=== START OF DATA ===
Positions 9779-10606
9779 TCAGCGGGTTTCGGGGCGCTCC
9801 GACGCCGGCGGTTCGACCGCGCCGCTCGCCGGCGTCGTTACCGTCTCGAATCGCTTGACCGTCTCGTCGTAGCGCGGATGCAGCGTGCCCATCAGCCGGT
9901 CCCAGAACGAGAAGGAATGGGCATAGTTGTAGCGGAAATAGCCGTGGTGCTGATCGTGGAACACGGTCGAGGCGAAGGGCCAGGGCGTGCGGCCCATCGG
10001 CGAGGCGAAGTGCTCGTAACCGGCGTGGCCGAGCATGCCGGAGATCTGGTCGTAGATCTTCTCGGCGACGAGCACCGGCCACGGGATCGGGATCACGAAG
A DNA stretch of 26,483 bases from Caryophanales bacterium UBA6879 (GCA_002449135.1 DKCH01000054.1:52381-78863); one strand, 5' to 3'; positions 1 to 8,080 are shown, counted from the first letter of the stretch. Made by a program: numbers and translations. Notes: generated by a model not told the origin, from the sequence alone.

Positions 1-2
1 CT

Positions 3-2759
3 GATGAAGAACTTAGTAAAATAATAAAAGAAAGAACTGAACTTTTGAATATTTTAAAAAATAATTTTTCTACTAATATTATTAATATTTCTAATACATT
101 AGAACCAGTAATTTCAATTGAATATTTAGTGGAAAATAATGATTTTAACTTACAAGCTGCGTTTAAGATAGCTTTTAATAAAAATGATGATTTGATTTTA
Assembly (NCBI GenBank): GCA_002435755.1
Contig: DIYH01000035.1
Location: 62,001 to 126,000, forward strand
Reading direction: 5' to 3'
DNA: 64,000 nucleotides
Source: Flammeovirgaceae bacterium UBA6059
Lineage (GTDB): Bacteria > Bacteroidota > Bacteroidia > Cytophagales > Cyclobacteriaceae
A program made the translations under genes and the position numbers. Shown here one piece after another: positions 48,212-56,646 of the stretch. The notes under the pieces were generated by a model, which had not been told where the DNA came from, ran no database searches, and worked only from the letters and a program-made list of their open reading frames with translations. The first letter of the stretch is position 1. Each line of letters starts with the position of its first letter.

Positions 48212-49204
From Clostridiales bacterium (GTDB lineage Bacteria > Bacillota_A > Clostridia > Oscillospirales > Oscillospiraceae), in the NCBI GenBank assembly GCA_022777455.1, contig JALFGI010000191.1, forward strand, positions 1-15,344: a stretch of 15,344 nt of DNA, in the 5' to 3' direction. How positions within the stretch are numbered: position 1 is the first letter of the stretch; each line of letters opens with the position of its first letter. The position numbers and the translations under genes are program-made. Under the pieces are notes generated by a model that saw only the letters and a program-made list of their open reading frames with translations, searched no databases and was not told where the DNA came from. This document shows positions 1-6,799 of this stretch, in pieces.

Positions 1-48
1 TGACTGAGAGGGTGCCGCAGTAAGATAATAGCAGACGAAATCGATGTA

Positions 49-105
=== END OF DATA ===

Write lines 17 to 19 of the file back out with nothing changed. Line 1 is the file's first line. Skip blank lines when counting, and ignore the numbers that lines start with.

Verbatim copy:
Source: Flammeovirgaceae bacterium UBA6059
Lineage (GTDB): Bacteria > Bacteroidota > Bacteroidia > Cytophagales > Cyclobacteriaceae
A program made the translations under genes and the position numbers. Shown here one piece after another: positions 48,212-56,646 of the stretch. The notes under the pieces were generated by a model, which had not been told where the DNA came from, ran no database searches, and worked only from the letters and a program-made list of their open reading frames with translations. The first letter of the stretch is position 1. Each line of letters starts with the position of its first letter.